Salt and Heart Disease – The Union

Salt and Heart Disease - The Union


 

Skipping a Few Pinches a Day May Reduce Your Risk

 

 

Decreasing your risk for heart disease could be as easy as reducing your salt intake by just a few pinches a day, according to a recent study.

The study, published this month in the journal BMJ Nutrition, Prevention, & Health, looked at salt intake and heart health in China, a country known to have one of the highest daily salt intakes in the world. About 40% of all deaths in China are linked to heart disease.



Reducing your salt intake by a small amount can help to reduce your risk for heart disease. A good way to do that is by consuming fewer processed foods (canned and pre-packaged items) and more fresh foods (fruits and vegetables, unprocessed grains and lean meats).
SUBMITTED PHOTO

Researchers wanted to learn if reducing salt intake could reduce one’s risk for heart disease. They focused on reducing daily salt intake by just one gram — which is the equivalent of just three pinches of table salt.

The results of the study showed that tiny reduction in daily salt intake could lower a person’s blood pressure enough to reduce a person’s risk of heart disease and stroke. In addition, that change could reduce one’s risk for chronic kidney disease and stomach cancer.



The benefits were present regardless of age or gender, but researchers believe people who are middle or older age, diabetic, or suffering from kidney disease, experience even more benefit from salt reduction.

Experts say reducing daily salt intake is something that nearly everyone can benefit from. The U.S. Food and Drug Administration says, on average, Americans consume about 3.4 grams per day — well above the U.S. Dietary Guidelines recommendation of 2.3 grams (2,300 milligrams). The American Heart Association says while a maximum of 2.3 grams per day is ok for healthy individuals with no risk factors, most Americans should consume less than 1.5 grams (1,500 milligrams) per day, especially if they have high blood pressure.

So what does that much salt look like? Well, 2,300 milligrams of salt is less than half a teaspoon. If you think about the salt you add to food daily and combine that with the salt contained in pre-packaged food, you are most likely exceeding the recommended guidelines.

If you’re wondering how to cut back on your salt intake, the Centers for Disease Control say that there are ten common foods that make up more than 40% of the average American’s daily sodium intake:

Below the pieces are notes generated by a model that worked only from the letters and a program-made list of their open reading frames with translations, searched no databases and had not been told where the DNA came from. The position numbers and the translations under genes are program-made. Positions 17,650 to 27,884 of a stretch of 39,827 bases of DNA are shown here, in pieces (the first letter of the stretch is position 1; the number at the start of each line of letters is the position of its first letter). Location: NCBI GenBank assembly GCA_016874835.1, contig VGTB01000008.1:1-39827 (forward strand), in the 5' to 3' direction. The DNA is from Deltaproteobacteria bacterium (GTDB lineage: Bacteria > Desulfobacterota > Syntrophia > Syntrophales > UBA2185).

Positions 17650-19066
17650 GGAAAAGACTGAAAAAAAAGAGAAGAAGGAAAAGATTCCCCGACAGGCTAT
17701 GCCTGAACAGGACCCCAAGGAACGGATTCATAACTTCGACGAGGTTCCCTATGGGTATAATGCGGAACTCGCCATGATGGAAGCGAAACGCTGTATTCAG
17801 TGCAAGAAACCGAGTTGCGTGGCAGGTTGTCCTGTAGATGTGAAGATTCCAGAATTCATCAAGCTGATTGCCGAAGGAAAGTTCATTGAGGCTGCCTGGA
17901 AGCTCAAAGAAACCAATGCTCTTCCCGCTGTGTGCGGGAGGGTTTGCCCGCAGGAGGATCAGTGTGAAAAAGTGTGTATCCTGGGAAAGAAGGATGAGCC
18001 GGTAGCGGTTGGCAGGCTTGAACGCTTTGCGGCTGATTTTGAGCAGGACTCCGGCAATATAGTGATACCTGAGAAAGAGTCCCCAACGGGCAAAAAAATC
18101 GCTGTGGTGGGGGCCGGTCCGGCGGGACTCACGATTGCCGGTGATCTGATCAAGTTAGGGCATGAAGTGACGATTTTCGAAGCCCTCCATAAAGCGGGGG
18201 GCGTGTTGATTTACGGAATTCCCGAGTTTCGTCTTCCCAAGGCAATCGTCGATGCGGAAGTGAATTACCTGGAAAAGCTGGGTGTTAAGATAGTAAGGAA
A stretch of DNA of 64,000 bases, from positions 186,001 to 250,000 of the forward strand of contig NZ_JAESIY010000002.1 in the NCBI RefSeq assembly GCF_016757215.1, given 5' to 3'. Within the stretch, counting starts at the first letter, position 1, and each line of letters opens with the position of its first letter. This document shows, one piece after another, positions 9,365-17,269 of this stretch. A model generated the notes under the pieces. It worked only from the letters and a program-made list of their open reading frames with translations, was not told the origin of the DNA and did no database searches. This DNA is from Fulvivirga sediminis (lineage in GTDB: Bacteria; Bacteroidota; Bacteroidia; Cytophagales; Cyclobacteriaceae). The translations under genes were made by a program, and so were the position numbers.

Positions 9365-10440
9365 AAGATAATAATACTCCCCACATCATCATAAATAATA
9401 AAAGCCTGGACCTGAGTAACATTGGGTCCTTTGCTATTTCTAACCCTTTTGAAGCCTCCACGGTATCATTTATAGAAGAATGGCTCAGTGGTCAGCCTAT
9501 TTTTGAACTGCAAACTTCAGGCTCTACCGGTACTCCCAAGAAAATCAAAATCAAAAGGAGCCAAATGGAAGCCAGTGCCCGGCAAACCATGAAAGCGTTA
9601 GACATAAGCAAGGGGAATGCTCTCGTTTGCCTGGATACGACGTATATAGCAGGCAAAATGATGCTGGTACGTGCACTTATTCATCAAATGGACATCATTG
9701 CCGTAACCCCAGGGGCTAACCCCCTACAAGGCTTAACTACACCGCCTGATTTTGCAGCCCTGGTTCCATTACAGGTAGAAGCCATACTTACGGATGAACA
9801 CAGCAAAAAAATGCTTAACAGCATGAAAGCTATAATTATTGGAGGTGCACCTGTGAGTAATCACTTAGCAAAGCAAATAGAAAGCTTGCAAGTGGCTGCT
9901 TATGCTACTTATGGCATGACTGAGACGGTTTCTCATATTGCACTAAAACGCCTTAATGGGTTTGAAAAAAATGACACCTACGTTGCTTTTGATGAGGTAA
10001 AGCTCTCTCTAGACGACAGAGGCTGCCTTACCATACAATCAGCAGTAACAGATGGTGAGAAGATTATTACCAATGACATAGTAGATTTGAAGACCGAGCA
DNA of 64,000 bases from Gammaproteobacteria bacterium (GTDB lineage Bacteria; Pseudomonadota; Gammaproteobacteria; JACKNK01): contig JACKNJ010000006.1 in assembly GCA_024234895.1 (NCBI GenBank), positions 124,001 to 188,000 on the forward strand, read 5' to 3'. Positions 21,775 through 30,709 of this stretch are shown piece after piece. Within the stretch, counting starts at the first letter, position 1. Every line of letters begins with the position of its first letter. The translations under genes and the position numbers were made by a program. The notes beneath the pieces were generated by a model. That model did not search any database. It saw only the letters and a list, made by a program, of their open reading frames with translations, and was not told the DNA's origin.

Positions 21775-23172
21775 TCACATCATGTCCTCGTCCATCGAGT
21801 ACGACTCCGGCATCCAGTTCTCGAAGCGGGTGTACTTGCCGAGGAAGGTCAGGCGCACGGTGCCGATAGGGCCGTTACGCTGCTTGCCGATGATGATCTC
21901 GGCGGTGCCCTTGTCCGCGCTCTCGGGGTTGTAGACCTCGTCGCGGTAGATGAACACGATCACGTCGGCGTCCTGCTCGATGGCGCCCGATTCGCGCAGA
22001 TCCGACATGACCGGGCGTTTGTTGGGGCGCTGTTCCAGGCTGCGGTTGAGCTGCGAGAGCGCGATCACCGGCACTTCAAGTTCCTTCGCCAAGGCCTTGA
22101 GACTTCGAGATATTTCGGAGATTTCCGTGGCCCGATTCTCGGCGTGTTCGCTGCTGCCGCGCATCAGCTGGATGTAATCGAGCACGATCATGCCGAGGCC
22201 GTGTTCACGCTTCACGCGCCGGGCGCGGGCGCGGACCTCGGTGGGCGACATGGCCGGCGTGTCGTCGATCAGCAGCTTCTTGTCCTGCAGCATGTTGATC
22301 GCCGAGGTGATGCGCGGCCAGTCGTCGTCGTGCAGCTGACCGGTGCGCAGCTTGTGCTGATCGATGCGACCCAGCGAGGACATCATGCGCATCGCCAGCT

• Breads and rolls

• Pizza

• Sandwiches

• Cold cuts and cured meats

• Soups

• Burritos and tacos

• Snacks like chips, popcorn, pretzels, snack mixes and crackers

• Chicken

• Cheese

• Eggs and omelets

Researchers point out that nearly all restaurant food and highly processed foods are high in sodium. And if the sodium isn’t high, the sugar usually is. The American Heart Association indicates that more than 70% of the sodium we eat comes from processed and restaurant food. Only about 11% comes from food prepared and cooked at home.

Following a lower sodium diet is considered one of the most difficult dietary changes to make, because not only is sodium hidden in many processed foods, but our palates are also accustomed to the flavor.

For anyone looking to reduce their sodium intake, it is often easier to make foods at home using fresh and unprocessed ingredients. While this requires more time in planning and preparing, the result is often tastier and most definitely healthier.

Other tips to reduce your salt intake:

Buy fresh foods: Pre-packaged foods such as canned vegetables or fruit, snacks, frozen meats or fish, and ready-to-make meals often contain added sodium for preservation.

Read labels to track sodium: Experts recommend starting by reading the labels of the food you are eating and tracking sodium for a week to get a baseline, then try to reduce your intake from there.

Get rid of the obvious culprits: Foods such as chips, popcorn, packaged snacks, and certain condiments like ketchup or barbeque sauce are known to be high in sodium

Spice it up: Rather than relying on salt and sugar to add flavor to your foods, turn to your spice rack. Spices like turmeric, cayenne, ginger, oregano, and garlic can add punch without adding sodium.

Look for potassium: Did you know that potassium and sodium work together to balance the fluids in your body? If you cut back on sodium, try to increase your potassium by eating foods like bananas, avocados, and mushrooms.

Choose protein carefully: Most processed meats are very high in sodium. Opt instead for lean meats and fatty fish.

If you’re unsure about your risk factors for heart disease, talk to your doctor. Even if your risk factors are minimal, chances are your overall health would benefit from a reduction in salt intake.

Remember, it doesn’t take much — just a few pinches less every day can keep your heart healthier!

 





Source link

You May Also Like

About the Author: Eugene Berry